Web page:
Silver brooch discovery in Spain reignites debates about the Capitoline Wolf

Silver brooch discovery in Spain reignites debates about the Capitoline Wolf

An archaeological find in Spain is poised to stir up discussions around the most iconic symbol of the Eternal City: a silver brooch depicting the Capitoline Wolf suckling the twins.

The statue of the wolf, known as the "Capitoline Wolf," is an iconic symbol of Rome, representing the legendary foundation of the city according to mythological tradition. The tale of Romulus and Remus, recounted by ancient authors like Livy and Plutarch, tells of twin brothers abandoned by their usurping uncle Amulius, only to be nurtured by a she-wolf on the banks of the Tiber River.

The female wolf statue stands as an icon of maternal protection, portraying her in a protective stance with her head turned outward, symbolizing vigilance over Romulus and Remus. This representation has left a lasting impact on Roman art and culture, being replicated and reinterpreted over the centuries with various artistic nuances.

The contentious dating of the totemic statue places it predominantly in the 5th century BC, attributed to Greek craftsmen. The twins, added later, likely during the Renaissance, emphasized the connection to the legend of Rome's foundation.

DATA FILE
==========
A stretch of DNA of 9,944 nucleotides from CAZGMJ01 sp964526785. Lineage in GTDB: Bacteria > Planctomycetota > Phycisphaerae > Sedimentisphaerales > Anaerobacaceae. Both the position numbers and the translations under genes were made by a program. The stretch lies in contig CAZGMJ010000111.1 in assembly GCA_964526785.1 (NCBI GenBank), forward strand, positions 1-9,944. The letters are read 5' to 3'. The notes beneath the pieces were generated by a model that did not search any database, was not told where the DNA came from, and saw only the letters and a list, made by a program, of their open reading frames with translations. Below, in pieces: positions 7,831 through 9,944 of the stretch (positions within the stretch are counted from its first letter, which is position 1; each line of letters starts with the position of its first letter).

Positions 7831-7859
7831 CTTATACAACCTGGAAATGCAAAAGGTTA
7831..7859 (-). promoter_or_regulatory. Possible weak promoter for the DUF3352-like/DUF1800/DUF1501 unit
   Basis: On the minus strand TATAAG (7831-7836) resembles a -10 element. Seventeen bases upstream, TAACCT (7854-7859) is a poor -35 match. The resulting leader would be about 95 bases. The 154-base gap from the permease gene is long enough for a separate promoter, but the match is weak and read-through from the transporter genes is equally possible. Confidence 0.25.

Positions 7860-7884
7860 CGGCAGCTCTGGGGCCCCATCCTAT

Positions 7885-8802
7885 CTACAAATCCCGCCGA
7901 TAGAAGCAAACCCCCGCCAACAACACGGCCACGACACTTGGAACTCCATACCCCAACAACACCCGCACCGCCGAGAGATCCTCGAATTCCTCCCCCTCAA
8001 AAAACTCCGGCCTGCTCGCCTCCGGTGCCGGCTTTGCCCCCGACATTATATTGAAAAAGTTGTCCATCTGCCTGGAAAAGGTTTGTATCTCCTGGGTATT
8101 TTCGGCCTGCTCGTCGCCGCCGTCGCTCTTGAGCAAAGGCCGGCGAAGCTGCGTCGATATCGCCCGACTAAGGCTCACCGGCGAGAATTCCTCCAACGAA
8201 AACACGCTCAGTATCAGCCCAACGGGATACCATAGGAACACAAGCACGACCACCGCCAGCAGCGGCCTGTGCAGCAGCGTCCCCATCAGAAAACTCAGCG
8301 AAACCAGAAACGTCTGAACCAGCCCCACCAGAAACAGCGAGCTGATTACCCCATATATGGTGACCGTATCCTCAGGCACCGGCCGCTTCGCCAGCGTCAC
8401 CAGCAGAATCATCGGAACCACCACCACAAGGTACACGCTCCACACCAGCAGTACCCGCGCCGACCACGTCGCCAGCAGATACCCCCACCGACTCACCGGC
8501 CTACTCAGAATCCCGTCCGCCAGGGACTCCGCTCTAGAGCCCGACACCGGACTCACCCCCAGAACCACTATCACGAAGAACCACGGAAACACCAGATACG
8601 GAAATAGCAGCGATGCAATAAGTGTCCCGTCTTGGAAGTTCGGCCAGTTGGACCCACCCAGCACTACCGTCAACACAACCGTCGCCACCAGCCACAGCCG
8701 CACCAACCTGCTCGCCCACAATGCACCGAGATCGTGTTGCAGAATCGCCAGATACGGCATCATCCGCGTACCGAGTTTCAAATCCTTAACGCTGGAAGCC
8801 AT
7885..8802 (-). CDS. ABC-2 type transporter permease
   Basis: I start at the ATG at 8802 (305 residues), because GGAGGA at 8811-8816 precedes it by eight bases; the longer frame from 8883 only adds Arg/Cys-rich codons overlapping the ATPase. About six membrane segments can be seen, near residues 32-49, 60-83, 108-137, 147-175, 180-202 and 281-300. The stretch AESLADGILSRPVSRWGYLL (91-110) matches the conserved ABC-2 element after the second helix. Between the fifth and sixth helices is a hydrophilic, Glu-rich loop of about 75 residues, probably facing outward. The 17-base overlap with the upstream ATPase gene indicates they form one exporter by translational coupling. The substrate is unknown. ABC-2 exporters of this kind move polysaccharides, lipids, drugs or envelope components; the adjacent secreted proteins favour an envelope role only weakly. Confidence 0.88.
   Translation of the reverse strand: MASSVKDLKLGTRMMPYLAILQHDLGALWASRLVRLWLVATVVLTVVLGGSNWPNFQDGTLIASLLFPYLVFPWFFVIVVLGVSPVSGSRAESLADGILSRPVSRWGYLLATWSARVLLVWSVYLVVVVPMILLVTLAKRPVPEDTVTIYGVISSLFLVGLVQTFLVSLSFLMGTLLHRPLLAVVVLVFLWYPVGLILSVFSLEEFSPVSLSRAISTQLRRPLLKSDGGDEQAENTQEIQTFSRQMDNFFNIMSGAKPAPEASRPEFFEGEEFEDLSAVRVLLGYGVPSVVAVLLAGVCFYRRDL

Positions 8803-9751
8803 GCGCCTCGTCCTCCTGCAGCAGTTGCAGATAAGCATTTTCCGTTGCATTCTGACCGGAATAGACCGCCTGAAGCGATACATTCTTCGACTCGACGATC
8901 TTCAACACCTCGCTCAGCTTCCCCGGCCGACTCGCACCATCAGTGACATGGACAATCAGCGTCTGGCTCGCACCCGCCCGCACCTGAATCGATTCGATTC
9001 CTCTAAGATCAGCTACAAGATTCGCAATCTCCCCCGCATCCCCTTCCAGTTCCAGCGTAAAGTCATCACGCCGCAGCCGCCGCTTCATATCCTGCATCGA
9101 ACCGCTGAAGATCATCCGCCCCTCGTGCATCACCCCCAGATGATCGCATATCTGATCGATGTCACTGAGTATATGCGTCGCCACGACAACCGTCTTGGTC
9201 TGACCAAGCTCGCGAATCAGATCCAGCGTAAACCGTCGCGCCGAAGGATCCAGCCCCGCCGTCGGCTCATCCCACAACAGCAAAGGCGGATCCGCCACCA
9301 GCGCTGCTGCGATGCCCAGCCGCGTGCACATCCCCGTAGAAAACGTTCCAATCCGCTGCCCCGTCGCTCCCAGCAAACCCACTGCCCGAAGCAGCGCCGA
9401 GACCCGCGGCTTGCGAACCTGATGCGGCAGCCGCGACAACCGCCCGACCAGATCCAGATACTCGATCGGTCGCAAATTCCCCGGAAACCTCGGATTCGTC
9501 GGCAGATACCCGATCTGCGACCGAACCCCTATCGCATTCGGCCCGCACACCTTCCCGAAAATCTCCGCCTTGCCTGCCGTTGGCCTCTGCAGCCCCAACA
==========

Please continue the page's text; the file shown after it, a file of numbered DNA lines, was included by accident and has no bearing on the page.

The discovery of the silver brooch in Spain was announced by the Department of Culture of the Generalitat Valenciana. Archaeologist Josep Carbó expressed satisfaction, stating that it is an exceptional piece due to its rarity and quality.

The brooch, dating back to the 2nd century AD, measures 4 cm and was unearthed during excavations of an ancient public building used for postal services in Roman times in Vilanova d’Alcolea.

This finding adds a new chapter to the story of the Capitoline Wolf, shedding further light on the significance of this iconic symbol in the history and art of ancient Rome.

Source: Archeomatica

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